Follow UNISPAL Twitter RSS
In the absence of the President, Mr. Kafando (Burkina Faso), Vice-President, took the Chair.
The meeting was called to order at 3.10 p.m.
Agenda item 9 ( continued)
The Acting President (spoke in French ): I now call on His Excellency Mr. Fabio Berardi, Minister for Foreign and Political Affairs of the Republic of San Marino.
Mr. Berardi (San Marino) ( spoke in Italian; English text provided by the delegation ): ...
Another major source of concern and disappointment for San Marino is the persistence of the Middle East crisis, which remains unsolved despite the efforts made by the United Nations to encourage dialogue and indispensable mediation.
To achieve the ultimate goal of legitimate, peaceful and safe coexistence of two States, Israel and Palestine, the political process outlined in the road map and supported by the international community still appears to be the only viable solution. Therefore, on behalf of the San Marino Government, I reiterate, as I recently expressed to both the Foreign Ministers of Israel and Palestine, our sincere hope that such a process will soon resume.
The President (spoke in French ): I now give the floor to Her Royal Highness Princess Hajah Masna, Special Envoy of Brunei Darussalam.
Princess Hajah Masna (Brunei Darussalam): ...
Moreover, our Organization is still preoccupied with many unresolved issues. Among others, the Palestinian conflict remains a grave concern. Terrorism and weapons of mass destruction continue to pose serious threats. At the same time, poverty, environmental degradation and the spread of disease cause further misery and hardship for millions. Those issues demand our effective response, which will ultimately define the relevance of our Organization. We therefore need more than ever a strong and effective United Nations, one that is able to promote world peace and development. It must also give hope and purpose to the people who increasingly look to it to improve their lives.
As we begin to look into our agenda for this session, we must remain focused on the issues affecting many innocent lives in Palestine. Recent developments, such as the illegal construction of the wall in the occupied Palestinian territories, must be stopped and reversed. The advisory opinion of the International Court of Justice and the subsequent General Assembly resolution ES-10/15 reflect the international community’s overwhelming support for ending injustice in the occupied territories.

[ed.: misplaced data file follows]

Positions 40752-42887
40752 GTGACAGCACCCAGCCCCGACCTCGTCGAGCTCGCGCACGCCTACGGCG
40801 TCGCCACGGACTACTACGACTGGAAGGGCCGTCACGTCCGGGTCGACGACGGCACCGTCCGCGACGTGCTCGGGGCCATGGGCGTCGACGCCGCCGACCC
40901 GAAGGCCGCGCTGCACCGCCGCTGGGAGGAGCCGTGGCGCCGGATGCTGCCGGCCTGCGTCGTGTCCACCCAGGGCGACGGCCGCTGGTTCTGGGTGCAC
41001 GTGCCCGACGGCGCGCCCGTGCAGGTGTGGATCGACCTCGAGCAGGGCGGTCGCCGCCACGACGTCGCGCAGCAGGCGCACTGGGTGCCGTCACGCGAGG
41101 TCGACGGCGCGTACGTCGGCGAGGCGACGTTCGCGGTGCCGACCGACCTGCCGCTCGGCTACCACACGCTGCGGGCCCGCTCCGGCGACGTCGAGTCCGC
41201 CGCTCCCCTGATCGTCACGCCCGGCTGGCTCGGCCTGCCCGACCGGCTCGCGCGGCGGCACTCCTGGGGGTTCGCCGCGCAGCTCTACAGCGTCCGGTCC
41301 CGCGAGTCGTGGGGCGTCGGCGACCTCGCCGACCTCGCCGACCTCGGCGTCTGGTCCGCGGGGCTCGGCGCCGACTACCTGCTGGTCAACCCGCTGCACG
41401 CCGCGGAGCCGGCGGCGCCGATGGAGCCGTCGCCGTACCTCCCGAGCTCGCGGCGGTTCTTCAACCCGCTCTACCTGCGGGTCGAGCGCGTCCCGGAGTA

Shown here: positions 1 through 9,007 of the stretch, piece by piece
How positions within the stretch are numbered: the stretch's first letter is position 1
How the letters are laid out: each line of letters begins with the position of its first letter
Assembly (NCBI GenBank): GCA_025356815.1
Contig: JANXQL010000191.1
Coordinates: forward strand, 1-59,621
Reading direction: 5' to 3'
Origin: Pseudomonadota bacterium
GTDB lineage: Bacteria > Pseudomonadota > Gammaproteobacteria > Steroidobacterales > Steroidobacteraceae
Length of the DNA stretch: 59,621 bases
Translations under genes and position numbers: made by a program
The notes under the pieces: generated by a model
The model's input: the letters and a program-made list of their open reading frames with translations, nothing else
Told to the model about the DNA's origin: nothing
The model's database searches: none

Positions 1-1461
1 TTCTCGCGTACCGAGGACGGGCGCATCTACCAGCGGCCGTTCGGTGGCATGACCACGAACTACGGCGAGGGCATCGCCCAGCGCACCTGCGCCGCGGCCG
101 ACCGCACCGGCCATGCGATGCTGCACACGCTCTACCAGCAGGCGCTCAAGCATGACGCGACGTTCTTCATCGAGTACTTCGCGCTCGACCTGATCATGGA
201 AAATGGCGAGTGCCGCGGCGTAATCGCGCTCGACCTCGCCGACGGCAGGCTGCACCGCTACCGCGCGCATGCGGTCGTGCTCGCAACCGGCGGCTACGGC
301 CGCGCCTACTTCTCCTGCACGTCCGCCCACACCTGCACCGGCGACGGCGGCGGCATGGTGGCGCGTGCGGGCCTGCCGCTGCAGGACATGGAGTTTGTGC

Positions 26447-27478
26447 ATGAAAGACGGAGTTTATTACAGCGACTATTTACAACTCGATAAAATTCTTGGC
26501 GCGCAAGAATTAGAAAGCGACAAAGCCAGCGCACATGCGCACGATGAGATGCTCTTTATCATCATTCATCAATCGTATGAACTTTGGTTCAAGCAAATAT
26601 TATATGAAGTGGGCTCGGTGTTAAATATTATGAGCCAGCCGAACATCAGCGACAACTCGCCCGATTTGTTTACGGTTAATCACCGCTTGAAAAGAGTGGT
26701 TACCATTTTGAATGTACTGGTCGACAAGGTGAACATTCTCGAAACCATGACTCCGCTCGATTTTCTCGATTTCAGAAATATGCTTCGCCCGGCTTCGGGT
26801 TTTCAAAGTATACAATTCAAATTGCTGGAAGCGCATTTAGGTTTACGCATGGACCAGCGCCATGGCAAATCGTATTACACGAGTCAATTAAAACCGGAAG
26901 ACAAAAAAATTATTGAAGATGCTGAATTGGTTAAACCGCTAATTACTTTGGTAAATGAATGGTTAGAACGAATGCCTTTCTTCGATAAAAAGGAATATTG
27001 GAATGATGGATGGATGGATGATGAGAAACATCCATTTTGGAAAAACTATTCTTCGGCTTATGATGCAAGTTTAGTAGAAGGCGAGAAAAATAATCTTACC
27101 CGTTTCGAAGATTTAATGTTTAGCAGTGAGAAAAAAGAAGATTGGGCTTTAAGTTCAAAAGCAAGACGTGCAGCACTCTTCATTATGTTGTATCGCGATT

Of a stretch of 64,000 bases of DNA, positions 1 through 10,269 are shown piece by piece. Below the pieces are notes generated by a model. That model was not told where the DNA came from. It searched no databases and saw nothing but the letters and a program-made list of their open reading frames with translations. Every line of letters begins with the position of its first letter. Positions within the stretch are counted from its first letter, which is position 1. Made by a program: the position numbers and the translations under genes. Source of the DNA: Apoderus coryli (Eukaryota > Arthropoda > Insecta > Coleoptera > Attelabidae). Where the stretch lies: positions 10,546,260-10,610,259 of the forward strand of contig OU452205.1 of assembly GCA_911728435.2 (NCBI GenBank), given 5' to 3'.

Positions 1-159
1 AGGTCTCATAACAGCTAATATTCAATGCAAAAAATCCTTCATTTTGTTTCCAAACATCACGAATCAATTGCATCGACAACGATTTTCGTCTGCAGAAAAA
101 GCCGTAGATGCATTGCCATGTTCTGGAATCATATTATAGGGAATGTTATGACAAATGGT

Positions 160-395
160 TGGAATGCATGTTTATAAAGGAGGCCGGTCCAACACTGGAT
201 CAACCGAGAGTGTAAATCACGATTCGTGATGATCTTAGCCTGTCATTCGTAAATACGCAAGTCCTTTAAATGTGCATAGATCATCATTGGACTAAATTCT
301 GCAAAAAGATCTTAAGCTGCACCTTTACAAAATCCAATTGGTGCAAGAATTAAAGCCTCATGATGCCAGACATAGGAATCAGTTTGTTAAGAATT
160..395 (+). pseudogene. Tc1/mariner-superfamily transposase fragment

The concerned parties must do all they can to prevent the situation from deteriorating. They must make serious efforts to honour their obligations as outlined in the road map. It is critical that progress should be made so that we can find a comprehensive, just and durable solution to that longstanding conflict.
The situation in other parts of the Middle East, such as Iraq, has created enormous anxiety. We acknowledge the central role of the United Nations and the efforts of other countries and parties in addressing the political and humanitarian dimensions of the problems.
The President (spoke in French ): I now give the floor to His Excellency Mr. Prakash Sharan Mahat, Minister of State for Foreign Affairs of the Kingdom of Nepal.
Mr. Mahat (Nepal): ...
The Middle East is caught in a cycle of violence. To break this cycle, both Israel and Palestine will have to exercise maximum restraint and engage in fruitful dialogue to build the mutual confidence critical for implementing the Quartet-endorsed road map, which offers a viable and durable two-State solution. Nepal supports the road map and views the Israeli plan to pull out of Gaza as a positive step.
The President (spoke in French ): I now call on His Excellency Mr. Andrei Stratan, Minister for Foreign Affairs of the Republic of Moldova.
Mr. Stratan (Republic of Moldova): ...
On the issue of Palestine, my delegation subscribes to the view that the resolution of the Middle East conflict can only be possible through negotiations. It is in this spirit that we call upon all parties to abide by the Quartet’s road map for peace, and we urge a halt to all acts of aggression.